Through the Dark Labyrinth: A Biography of Lawrence Durrell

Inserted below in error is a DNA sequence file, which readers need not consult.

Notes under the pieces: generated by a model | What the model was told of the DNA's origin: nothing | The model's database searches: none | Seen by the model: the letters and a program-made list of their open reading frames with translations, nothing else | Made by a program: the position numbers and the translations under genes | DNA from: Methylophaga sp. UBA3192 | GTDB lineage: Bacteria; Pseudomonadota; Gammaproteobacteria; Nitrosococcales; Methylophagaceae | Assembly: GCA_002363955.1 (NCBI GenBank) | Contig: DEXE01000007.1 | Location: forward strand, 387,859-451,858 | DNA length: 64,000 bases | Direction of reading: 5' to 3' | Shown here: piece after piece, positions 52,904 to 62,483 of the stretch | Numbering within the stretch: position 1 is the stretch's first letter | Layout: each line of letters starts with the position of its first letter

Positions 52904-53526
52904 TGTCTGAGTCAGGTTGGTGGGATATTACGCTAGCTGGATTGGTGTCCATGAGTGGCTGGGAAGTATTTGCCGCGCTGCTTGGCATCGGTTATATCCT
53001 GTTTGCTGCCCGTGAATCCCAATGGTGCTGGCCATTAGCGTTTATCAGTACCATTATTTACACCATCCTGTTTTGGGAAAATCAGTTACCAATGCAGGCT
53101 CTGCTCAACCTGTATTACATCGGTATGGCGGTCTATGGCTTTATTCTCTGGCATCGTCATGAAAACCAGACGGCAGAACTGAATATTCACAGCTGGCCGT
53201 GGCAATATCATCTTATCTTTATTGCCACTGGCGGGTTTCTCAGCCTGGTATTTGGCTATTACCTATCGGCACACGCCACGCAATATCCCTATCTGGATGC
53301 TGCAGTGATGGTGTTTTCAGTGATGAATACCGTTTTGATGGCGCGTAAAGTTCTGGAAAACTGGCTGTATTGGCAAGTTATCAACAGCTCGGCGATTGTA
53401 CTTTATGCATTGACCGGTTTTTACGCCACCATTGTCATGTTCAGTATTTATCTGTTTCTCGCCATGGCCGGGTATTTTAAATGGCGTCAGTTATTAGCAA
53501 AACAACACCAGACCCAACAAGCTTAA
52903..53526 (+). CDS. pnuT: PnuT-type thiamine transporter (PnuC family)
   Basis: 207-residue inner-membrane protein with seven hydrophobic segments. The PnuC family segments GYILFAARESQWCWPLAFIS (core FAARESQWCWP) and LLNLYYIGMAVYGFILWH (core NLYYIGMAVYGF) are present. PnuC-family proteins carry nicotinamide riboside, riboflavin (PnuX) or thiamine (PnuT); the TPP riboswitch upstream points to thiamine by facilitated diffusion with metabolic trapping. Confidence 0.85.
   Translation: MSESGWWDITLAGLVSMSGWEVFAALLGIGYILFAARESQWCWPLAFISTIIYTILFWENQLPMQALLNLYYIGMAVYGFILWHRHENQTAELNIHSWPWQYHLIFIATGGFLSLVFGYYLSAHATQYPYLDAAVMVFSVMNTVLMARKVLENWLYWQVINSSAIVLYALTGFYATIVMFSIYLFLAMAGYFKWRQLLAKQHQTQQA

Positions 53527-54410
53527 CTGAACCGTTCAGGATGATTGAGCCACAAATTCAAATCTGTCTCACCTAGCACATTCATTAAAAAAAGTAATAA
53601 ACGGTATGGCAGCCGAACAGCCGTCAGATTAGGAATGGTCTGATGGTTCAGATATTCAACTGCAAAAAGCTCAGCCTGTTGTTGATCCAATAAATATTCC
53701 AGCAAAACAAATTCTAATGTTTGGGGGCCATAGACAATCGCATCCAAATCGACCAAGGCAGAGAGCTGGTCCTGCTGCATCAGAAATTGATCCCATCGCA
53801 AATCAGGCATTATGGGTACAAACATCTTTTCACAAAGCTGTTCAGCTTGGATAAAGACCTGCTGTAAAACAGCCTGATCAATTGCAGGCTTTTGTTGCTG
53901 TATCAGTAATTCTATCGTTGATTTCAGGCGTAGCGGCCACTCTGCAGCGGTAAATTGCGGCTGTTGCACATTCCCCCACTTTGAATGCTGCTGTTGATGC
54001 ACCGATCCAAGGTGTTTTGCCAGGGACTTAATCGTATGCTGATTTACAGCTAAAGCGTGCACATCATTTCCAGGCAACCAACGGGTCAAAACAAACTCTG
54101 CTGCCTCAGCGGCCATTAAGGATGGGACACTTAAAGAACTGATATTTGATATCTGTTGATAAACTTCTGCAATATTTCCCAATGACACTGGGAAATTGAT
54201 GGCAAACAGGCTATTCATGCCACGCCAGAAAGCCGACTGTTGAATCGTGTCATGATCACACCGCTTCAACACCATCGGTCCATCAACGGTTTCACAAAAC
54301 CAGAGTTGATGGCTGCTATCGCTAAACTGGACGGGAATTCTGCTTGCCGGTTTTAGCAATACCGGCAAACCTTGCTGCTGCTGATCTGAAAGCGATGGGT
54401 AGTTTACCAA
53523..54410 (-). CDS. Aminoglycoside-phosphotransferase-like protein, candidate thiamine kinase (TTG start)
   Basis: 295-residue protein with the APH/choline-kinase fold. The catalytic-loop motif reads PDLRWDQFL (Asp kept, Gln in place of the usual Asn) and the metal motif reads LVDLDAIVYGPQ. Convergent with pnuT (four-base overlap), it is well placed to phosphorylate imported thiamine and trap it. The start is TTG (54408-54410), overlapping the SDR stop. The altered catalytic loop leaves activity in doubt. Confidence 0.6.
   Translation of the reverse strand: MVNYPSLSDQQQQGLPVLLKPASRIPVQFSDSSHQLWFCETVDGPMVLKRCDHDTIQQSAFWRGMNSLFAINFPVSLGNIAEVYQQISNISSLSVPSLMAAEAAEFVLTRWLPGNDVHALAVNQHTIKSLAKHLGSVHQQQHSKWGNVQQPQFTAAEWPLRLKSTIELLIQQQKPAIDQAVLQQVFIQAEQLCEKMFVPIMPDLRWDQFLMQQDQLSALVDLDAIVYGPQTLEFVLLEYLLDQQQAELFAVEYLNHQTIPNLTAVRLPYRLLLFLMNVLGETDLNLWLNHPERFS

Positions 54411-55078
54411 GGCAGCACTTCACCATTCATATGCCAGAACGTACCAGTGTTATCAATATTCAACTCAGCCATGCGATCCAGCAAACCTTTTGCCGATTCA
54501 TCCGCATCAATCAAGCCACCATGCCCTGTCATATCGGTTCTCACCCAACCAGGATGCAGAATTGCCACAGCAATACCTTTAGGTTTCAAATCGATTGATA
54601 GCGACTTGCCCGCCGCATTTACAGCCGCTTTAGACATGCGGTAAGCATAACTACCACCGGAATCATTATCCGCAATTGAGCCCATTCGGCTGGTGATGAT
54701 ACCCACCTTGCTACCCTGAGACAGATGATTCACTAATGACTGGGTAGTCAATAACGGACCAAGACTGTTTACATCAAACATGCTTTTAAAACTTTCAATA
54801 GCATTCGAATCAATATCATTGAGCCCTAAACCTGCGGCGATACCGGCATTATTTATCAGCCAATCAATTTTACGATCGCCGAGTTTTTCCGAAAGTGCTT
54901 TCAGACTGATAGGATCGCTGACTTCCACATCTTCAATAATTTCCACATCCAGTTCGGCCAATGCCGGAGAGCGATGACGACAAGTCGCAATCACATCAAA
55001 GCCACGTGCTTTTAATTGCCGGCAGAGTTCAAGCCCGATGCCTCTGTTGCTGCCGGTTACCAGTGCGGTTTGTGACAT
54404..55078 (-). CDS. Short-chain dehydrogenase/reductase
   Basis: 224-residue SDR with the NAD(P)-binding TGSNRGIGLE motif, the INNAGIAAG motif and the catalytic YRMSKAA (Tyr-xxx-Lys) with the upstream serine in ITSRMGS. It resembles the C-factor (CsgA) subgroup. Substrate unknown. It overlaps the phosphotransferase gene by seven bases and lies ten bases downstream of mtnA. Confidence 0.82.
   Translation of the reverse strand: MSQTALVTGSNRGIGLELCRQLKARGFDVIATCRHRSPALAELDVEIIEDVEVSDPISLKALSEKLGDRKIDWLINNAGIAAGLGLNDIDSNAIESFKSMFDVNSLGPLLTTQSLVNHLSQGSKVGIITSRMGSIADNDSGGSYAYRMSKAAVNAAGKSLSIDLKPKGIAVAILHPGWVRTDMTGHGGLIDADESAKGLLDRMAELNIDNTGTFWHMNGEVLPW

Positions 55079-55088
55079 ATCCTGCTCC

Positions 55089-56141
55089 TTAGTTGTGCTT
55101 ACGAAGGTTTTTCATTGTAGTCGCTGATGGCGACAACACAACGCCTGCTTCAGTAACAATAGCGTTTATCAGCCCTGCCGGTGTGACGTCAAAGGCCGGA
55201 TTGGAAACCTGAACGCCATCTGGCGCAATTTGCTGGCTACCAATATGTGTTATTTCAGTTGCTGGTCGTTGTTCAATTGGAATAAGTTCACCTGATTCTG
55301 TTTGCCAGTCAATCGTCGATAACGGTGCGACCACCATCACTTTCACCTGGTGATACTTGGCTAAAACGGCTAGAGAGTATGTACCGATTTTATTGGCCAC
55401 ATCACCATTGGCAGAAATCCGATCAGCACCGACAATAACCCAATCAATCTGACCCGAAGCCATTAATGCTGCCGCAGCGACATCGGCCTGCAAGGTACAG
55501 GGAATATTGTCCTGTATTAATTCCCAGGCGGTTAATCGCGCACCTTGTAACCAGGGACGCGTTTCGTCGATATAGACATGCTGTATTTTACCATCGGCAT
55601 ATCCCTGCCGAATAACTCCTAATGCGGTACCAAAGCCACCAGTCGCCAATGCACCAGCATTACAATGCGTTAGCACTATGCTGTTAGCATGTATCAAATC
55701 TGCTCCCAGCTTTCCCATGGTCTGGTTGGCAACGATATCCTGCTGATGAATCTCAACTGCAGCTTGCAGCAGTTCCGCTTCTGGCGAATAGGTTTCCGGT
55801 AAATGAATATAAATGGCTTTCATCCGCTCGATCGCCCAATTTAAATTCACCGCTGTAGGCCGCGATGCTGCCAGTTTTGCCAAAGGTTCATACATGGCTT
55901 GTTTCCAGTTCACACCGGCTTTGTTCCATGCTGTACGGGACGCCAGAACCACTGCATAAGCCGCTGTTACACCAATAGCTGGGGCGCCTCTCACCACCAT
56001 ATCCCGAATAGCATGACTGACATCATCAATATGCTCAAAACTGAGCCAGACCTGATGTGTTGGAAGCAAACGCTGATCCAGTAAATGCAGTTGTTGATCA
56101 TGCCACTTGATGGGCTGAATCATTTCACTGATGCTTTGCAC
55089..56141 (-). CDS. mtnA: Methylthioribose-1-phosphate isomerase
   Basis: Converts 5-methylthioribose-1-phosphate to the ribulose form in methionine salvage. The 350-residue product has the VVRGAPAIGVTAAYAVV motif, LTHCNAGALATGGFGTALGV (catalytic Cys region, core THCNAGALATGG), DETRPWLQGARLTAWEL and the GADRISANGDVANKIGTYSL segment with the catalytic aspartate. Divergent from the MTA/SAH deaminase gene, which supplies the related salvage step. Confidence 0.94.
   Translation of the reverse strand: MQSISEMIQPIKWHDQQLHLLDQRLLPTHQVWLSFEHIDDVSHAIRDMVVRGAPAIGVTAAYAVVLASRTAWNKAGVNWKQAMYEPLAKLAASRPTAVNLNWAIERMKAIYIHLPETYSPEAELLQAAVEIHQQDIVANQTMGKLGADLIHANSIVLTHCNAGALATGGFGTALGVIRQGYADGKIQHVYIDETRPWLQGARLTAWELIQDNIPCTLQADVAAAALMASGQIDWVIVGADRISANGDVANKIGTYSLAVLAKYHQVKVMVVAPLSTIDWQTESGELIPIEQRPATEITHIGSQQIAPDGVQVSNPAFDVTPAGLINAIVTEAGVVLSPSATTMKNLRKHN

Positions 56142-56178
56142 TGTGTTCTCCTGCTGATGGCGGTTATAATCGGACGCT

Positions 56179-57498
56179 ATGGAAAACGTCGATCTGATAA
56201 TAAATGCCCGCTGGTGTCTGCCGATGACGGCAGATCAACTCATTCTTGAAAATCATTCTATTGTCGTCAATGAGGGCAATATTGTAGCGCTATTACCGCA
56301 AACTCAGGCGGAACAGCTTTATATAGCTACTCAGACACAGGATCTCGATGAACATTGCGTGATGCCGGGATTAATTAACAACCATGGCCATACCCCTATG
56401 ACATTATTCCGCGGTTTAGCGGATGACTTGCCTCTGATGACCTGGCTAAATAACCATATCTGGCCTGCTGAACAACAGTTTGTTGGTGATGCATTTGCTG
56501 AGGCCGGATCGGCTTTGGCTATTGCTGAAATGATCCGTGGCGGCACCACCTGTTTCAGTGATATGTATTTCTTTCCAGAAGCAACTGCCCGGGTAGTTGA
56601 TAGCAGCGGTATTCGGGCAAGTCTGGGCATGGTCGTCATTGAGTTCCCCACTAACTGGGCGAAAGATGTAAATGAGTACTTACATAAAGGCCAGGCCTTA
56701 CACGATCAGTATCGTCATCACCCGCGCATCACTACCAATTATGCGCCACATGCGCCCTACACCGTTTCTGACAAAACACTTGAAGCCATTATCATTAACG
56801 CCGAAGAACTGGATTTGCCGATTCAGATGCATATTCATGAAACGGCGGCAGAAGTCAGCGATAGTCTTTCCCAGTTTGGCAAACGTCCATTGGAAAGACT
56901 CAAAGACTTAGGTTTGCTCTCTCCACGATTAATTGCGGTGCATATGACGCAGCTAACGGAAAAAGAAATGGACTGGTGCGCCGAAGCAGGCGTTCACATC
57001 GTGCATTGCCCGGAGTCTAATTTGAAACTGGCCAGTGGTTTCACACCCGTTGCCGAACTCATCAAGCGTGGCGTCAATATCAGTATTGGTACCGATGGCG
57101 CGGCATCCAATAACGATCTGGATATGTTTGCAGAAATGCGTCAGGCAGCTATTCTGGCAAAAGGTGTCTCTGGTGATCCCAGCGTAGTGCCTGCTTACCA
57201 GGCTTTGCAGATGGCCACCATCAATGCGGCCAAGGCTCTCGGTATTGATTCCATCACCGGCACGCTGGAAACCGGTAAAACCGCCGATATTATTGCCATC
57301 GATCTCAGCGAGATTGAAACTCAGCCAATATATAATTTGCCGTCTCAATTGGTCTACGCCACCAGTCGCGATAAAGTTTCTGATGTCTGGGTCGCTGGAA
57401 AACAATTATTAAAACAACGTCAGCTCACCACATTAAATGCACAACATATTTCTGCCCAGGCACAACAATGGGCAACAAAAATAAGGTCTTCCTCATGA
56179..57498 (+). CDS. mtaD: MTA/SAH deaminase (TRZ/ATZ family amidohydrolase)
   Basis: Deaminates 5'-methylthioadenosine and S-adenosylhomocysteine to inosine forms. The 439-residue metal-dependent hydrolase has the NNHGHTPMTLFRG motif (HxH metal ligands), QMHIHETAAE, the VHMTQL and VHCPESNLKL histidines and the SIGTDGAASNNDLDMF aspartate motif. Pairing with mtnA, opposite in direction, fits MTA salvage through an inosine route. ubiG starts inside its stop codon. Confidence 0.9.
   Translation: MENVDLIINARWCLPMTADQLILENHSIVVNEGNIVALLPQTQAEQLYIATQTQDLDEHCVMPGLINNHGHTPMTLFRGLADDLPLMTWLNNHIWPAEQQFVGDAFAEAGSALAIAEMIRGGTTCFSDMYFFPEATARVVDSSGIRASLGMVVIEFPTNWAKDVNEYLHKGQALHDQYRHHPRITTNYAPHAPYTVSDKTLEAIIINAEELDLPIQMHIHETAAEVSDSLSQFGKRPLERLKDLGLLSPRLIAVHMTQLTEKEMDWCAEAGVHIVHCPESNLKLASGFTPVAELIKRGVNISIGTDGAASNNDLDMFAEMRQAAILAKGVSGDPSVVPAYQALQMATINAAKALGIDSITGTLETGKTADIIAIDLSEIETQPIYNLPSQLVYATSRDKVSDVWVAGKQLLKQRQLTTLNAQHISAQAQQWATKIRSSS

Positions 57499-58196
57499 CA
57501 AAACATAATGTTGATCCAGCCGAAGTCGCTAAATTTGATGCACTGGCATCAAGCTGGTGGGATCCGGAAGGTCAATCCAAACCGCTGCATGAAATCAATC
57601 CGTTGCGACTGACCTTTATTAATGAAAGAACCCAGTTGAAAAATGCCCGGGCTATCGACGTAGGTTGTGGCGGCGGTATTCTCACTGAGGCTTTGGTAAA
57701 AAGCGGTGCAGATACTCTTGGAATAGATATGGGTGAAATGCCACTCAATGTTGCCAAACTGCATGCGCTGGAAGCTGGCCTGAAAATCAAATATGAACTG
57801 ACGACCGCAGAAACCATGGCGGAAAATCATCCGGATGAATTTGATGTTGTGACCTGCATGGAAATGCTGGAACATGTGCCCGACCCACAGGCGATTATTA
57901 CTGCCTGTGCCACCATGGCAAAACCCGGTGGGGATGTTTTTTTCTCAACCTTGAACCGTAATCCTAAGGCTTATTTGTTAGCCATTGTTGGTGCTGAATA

Born in India, schooled under Mount Everest, Durrell spent his most productive years in Greece and around the Mediterranean. He was an accomplished poet, and his lyrical books about Mediterranean islands are among the best of their kind. In wartime Egypt he conceived The Alexandria Quartet, which brought fame with its "exploration of modern love" and experimental form. His last great novel cycle, The Avignon Quintet, has intrigued with its formal complexity and compelling mystery - the story of his generation through peace and war. Married four times, he lost two daughters (one through separation; the other through suicide) and his most blissful marriage ended in his wife's sudden death. Searching for wholeness after the shattering loneliness of his childhood, he rejected Christianity in favor of Western mysticism and Eastern religions. These things mark his work, showing a dark side to the effervescent wit evident in his writing.
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